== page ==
# Hypothesis Statistics Question

3. Why do experimenters test hypotheses they think are false?(relevant section)

4. State the null hypothesis for:

a. An experiment testing whether echinacea decreases the

length of colds.

b. A correlational study on the relationship between brain size

and intelligence.

c. An investigation of whether a self-proclaimed psychic can

predict the outcome of a coin flip.

d. A study comparing a drug with a placebo on the amount of

pain relief. (A one-tailed test was used.)

5. Assume the null hypothesis is that µ = 50 and that the

graph shown below is the sampling distribution of the mean (M).

Would a sample value of M= 60 be significant in a two-tailed test

at the .05 level? Roughly what value of M would be needed to be

significant? (relevant section & relevant section)

6. A researcher develops a new theory that predicts that

vegetarians will have more of a particular vitamin in their

blood than non-vegetarians. An experiment is conducted and

vegetarians do have more of the vitamin, but the difference is

not significant. The probability value is 0.13. Should the

experimenter’s confidence in the theory increase, decrease, or

stay the same? (relevant section)

7. A researcher hypothesizes that the lowering in cholesterol

associated with weight loss is really due to exercise. To test

this, the researcher carefully controls for exercise while

comparing the cholesterol levels of a group of subjects who

lose weight by dieting with a control group that does not diet.

The difference between groups in cholesterol is not significant.

Can the researcher claim that weight loss has no effect?

(relevant section)

8. A significance test is performed and p = .20. Why can’t

the experimenter claim that the probability that the null

hypothesis is true is .20?

9. You choose an alpha level of .01 and then analyze your

data. (a) What is the probability that you will make a Type I error

given that the null hypothesis is true? (b) What is the probability that

you will make a Type I error given that the null hypothesis is false?

1. When would the mean grade in a class on a final exam be

considered a statistic? When would it be considered a

parameter? (relevant section)

2. Define bias in terms of expected value. (relevant section)

3. Is it possible for a statistic to be unbiased yet very imprecise?

How about being very accurate but biased? (relevant section)

4. Why is a 99% confidence interval wider than a 95%

confidence interval? (relevant section & relevant section)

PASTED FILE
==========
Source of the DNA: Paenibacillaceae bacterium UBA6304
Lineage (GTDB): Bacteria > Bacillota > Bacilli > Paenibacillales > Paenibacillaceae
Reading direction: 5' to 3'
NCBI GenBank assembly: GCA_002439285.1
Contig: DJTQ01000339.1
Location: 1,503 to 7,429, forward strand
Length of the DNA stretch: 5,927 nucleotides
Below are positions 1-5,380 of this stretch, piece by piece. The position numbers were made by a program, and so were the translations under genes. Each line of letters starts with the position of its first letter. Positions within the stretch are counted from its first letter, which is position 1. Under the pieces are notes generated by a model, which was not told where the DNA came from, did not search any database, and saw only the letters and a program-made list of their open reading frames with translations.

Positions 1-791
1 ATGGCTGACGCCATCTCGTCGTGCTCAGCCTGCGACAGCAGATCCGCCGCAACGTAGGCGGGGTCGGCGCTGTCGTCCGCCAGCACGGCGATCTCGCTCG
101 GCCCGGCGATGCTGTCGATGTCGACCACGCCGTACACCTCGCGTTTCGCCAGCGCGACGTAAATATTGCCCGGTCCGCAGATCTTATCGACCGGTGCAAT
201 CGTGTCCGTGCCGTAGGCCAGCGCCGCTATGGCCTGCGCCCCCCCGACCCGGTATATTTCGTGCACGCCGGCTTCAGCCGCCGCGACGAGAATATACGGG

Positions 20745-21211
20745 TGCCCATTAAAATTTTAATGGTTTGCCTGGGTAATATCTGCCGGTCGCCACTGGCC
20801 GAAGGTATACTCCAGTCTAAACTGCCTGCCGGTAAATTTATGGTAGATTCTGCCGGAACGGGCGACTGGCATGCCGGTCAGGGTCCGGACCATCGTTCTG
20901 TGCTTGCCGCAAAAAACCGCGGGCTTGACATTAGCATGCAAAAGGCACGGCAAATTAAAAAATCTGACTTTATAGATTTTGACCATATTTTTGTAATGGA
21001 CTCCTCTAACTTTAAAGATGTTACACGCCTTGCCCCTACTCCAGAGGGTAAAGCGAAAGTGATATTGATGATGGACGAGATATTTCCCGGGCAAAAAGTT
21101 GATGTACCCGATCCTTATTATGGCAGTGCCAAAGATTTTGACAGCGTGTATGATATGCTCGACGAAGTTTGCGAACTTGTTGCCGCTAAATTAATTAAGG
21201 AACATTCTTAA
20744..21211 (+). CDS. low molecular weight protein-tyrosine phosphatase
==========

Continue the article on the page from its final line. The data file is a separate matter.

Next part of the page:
5. When you construct a 95% confidence interval, what are you

95% confident about? (relevant section)

6. How does the t distribution compare with the normal

distribution? How does this difference affect the size of

confidence intervals constructed using z relative to those

constructed using t? Does sample size make a difference?

(relevant section)

7. A population is known to be normally distributed with a

standard deviation of 2.8. (a) Compute the 95% confidence

interval on the mean based on the following sample of nine:

8, 9, 10, 13, 14, 16, 17, 20, 21. (b) Now compute the 99%

confidence interval using the same data. (relevant section)

8. A person claims to be able to predict the outcome of flipping a

coin. This person is correct 16/25 times. Compute the 95%

confidence interval on the proportion of times this person can

predict coin flips correctly. What conclusion can you draw

about this test of his ability to predict the future? (relevant

section)

9. The scores of a random sample of 8 students on a physics test

are as follows: 60, 62, 67, 69, 70, 72, 75, and 78.

1. Test to see if the sample mean is significantly different

from 65 at the .05 level. Report the t and p values.

2. The researcher realizes that she accidentally recorded

the score that should have been 76 as 67. Are these

corrected scores significantly different from 65 at

the .05 level? (relevant section)

10. A new test was designed to have a mean of 80 and a standard

deviation of 10. A random sample of 20 students at your school

take the test, and the mean score turns out to be 85. Does this

score differ significantly from 80? To answer this problem, you

may want to use the Normal Distribution Calculator.(relevant

section)

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